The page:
Rice's theorem generalizes the theorem that the halting problem is unsolvable. It states that for any non-trivial property, there is no general decision procedure that, for all programs, decides whether the partial function implemented by the input program has that property. (A partial function is a function which may not always produce a result, and so is used to model programs, which can either produce results or fail to halt.) For example, the property "halt for the input 0" is undecidable. Here, "non-trivial" means that the set of partial functions that satisfy the property is neither the empty set nor the set of all partial functions. For example, "halts or fails to halt on input 0" is clearly true of all partial functions, so it is a trivial property, and can be decided by an algorithm that simply reports "true." Also, note that this theorem holds only for properties of the partial function implemented by the program; Rice's Theorem does not apply to properties of the program itself. For example, "halt on input 0 within 100 steps" is not a property of the partial function that is implemented by the program—it is a property of the program implementing the partial function and is very much decidable.
Gregory Chaitin has defined a halting probability, represented by the symbol Ω, a type of real number that informally is said to represent the probability that a randomly produced program halts. These numbers have the same Turing degree as the halting problem. It is a normal and transcendental number which can be defined but cannot be completely computed. This means one can prove that there is no algorithm which produces the digits of Ω, although its first few digits can be calculated in simple cases.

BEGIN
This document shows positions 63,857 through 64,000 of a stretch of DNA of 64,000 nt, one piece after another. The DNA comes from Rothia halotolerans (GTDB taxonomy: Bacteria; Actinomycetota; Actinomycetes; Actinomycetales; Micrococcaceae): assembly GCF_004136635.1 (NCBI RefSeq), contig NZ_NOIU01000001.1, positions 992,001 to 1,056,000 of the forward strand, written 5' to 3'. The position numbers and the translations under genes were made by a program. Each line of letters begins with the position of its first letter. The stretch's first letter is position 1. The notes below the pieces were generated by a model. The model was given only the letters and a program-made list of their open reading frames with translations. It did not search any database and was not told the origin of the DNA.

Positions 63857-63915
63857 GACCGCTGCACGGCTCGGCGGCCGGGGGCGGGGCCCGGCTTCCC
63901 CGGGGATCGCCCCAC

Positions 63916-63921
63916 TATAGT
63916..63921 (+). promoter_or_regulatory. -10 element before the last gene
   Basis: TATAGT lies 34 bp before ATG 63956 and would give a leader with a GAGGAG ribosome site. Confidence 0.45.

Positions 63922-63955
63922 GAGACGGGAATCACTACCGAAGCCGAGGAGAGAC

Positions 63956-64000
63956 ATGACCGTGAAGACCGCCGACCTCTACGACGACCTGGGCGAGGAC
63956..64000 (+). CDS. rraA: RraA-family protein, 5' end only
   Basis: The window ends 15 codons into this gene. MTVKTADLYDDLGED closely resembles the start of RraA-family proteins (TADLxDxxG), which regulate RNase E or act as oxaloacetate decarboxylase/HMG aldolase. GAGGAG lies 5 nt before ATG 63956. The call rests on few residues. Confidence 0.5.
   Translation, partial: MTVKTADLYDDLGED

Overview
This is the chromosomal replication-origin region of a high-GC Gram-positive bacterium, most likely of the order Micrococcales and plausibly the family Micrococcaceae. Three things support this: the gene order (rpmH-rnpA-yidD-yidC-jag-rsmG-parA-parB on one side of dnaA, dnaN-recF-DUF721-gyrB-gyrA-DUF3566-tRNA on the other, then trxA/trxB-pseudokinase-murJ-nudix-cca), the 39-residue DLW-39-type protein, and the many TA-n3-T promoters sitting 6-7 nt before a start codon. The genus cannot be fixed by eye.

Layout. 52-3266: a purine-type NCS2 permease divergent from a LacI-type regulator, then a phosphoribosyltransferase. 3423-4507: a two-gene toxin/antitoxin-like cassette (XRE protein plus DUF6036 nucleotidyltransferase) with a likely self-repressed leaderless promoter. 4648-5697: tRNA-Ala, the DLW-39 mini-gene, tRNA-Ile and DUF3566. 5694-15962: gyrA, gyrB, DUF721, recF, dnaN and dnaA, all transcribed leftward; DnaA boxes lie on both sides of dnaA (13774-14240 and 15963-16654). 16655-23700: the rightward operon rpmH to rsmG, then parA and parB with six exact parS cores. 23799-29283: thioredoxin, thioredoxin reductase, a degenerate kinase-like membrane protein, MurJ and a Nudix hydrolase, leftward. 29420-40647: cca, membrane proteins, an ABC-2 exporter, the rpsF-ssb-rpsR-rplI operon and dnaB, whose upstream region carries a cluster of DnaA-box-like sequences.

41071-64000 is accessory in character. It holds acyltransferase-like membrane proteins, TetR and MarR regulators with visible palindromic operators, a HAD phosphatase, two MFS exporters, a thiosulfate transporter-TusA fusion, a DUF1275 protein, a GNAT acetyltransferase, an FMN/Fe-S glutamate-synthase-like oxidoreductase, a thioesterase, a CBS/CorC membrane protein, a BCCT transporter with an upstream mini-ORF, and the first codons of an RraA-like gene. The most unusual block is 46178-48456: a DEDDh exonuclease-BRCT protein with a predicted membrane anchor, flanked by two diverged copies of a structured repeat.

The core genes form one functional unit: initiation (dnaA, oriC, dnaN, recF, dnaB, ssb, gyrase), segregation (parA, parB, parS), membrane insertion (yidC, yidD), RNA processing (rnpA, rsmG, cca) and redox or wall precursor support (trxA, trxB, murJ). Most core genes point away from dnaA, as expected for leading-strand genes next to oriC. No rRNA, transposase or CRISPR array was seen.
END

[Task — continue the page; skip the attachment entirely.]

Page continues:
While Turing's proof shows that there can be no general method or algorithm to determine whether algorithms halt, individual instances of that problem may very well be susceptible to attack. Given a specific algorithm, one can often show that it must halt for any input, and in fact computer scientists often do just that as part of a correctness proof. But each proof has to be developed specifically for the algorithm at hand; there is no mechanical, general way to determine whether algorithms on a Turing machine halt. However, there are some heuristics that can be used in an automated fashion to attempt to construct a proof, which succeed frequently on typical programs. This field of research is known as automated termination analysis.
Since the negative answer to the halting problem shows that there are problems that cannot be solved by a Turing machine, the Church–Turing thesis limits what can be accomplished by any machine that implements effective methods. However, not all machines conceivable to human imagination are subject to the Church–Turing thesis (e.g. oracle machines). It is an open question whether there can be actual deterministic physical processes that, in the long run, elude simulation by a Turing machine, and in particular whether any such hypothetical process could usefully be harnessed in the form of a calculating machine (a hypercomputer) that could solve the halting problem for a Turing machine amongst other things. It is also an open question whether any such unknown physical processes are involved in the working of the human brain, and whether humans can solve the halting problem (Copeland 2004, p. 15).
The concepts raised by Gödel's incompleteness theorems are very similar to those raised by the halting problem, and the proofs are quite similar. In fact, a weaker form of the First Incompleteness Theorem is an easy consequence of the undecidability of the halting problem. This weaker form differs from the standard statement of the incompleteness theorem by asserting that a complete, consistent and sound axiomatization of all statements about natural numbers is unachievable. The "sound" part is the weakening: it means that we require the axiomatic system in question to prove only true statements about natural numbers. It is important to observe that the statement of the standard form of Gödel's First Incompleteness Theorem is completely unconcerned with the question of truth, but only concerns the issue of whether it can be proven.